February 19 – English Premier League chief executive Richard Masters (pictured) and his Bundesliga counterpart Christian Seifert have both opposed the much-rumoured plans to form a breakaway European super league to replace the Champions League.
Both officials spoke at the annual Financial Times’s Business of Football summit, this year virtually, and made clear they disagreed with the concept that is widely reported to be driven by the likes of Real Madrid, Barcelona, Manchester United and Liverpool.
Masters described the idea as “destructive to the value of domestic football across Europe” – not least because there would be no relegation or promotion.
“Any super league proposal that I’ve read about or heard about doesn’t have access via domestic leagues,” he said.
Bundesliga chief executive Seifert did not mince his words in criticising those clubs backing the proposed project.
“The brutal truth is that a few of these so-called super clubs are in fact poorly-managed, cash-burning machines that were not able, in a decade of incredible growth, to come close to a sustainable business model,” Seifert said.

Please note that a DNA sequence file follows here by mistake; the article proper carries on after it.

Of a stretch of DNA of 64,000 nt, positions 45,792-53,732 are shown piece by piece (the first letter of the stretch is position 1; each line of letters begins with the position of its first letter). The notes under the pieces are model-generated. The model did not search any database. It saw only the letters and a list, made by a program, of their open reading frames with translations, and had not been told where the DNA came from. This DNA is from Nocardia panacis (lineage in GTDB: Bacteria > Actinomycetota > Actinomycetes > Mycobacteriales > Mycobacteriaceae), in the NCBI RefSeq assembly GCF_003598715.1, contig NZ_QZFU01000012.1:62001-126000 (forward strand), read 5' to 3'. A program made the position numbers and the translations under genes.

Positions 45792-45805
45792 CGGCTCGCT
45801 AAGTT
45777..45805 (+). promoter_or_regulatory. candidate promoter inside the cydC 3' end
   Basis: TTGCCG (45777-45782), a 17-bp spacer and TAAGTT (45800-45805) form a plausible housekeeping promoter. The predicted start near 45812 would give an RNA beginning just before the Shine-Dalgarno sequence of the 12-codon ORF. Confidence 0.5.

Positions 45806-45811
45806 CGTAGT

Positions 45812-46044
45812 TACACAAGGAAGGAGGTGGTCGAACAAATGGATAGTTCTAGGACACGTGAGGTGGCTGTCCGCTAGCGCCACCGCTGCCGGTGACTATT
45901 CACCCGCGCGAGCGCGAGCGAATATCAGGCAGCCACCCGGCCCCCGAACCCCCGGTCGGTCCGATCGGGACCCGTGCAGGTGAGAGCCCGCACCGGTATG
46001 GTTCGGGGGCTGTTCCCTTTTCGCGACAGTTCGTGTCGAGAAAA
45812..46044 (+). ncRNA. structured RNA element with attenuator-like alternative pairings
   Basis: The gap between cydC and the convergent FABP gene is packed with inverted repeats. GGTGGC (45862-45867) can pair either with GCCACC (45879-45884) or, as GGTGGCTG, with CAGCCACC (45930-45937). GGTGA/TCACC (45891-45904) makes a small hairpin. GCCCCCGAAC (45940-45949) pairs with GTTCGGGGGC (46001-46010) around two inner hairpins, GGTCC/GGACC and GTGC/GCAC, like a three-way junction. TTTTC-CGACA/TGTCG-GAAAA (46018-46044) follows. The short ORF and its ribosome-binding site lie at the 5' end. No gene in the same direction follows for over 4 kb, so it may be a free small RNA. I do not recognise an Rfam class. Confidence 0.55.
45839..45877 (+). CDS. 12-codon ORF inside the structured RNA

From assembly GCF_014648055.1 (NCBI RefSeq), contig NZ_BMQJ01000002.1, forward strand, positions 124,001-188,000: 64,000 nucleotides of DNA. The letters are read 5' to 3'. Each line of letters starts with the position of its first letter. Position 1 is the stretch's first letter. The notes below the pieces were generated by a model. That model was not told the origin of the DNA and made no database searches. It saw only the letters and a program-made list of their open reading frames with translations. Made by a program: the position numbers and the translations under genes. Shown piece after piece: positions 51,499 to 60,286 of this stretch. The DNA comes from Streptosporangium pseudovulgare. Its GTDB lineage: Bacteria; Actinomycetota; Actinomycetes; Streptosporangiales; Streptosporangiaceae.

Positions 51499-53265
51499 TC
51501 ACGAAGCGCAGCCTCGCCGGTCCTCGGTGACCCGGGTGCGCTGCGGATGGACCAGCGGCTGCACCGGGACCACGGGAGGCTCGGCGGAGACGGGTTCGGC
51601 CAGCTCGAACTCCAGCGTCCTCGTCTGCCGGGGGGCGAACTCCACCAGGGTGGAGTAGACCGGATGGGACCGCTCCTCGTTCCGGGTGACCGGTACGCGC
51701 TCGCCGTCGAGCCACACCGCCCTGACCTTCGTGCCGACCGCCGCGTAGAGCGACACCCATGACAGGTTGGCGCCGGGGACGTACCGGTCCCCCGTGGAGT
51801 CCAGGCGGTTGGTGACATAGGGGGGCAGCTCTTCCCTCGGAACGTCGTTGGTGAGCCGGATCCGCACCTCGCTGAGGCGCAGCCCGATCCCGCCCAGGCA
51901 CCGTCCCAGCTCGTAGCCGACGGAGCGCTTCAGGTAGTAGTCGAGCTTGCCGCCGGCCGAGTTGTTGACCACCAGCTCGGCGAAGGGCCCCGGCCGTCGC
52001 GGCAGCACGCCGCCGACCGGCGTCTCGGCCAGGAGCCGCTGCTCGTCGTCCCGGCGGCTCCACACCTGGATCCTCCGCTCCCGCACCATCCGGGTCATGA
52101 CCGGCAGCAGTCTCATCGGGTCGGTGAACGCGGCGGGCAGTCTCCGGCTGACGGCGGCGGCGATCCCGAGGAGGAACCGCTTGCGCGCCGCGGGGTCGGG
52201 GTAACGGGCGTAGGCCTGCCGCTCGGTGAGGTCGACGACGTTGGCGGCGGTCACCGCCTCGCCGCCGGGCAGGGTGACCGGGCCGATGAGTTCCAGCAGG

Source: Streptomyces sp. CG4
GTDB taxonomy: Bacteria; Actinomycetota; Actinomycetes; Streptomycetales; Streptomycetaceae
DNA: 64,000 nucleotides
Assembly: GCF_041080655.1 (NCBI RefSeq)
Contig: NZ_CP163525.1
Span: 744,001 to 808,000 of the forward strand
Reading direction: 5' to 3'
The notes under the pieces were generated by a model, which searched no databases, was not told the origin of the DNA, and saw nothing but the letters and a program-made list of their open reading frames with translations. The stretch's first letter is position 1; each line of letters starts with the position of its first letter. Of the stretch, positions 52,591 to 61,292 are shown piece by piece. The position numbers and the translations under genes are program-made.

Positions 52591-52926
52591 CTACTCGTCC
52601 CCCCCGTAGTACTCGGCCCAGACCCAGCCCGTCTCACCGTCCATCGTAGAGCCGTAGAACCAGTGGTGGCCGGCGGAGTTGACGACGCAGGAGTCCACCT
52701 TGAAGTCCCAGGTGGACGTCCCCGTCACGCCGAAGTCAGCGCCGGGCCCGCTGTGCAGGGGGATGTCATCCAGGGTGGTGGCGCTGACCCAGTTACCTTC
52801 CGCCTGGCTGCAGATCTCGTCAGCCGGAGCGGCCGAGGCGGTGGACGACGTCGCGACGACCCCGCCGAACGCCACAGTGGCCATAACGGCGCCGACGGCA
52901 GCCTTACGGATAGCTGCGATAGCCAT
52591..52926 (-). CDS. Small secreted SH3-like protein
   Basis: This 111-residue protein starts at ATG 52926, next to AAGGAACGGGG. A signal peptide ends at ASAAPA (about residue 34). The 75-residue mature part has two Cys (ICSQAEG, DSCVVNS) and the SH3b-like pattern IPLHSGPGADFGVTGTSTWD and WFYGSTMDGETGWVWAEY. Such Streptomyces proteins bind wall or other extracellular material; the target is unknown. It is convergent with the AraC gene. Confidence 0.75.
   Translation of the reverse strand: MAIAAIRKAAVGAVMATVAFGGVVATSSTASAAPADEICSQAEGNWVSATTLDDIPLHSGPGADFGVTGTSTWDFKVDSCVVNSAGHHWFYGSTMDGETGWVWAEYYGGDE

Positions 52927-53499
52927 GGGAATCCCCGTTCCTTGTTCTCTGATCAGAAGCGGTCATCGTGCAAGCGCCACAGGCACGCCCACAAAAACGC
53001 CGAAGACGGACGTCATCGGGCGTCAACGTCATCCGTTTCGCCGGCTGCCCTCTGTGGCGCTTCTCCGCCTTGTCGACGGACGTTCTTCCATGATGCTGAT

Masters also confirmed that the Premier League will remain at 20 clubs for the foreseeable future.
A proposal made last year – dubbed ‘Project Big Picture’ – was designed to change the voting structure of the Premier League and funding models for the English Football League and Football Association.
Part of the arrangement was reducing the Premier League from 20 to 18 teams but when asked about the chances of those proposals being introduced, Masters replied: “We have been a 20-team league and have been since 1995. That is the favoured model across Europe, apart from the Bundesliga. At the moment and for the foreseeable future, the Premier League is a 20-club competition.”
Masters also said he was hopeful supporters may be able to return to watch live matches in person at some point this season despite the Covid-19 pandemic that has barred fans for much of the campaign.
Aside from a brief period in December, the pandemic has forced all top-flight matches to be played behind closed doors since professional football returned in June.
“I am confident (fans will return next season). No one can say because this pandemic has a way of surprising you but we haven’t lost hope we might see a few back this season,” he said, “depending on what happens and the direction of the numbers and government decisions etc.”
“We are getting used to watching live football on television without fans in the stadiums, and I don’t want to get used to it for much longer. Hopefully we will see an end to that and a return of supporters as soon as possible.”
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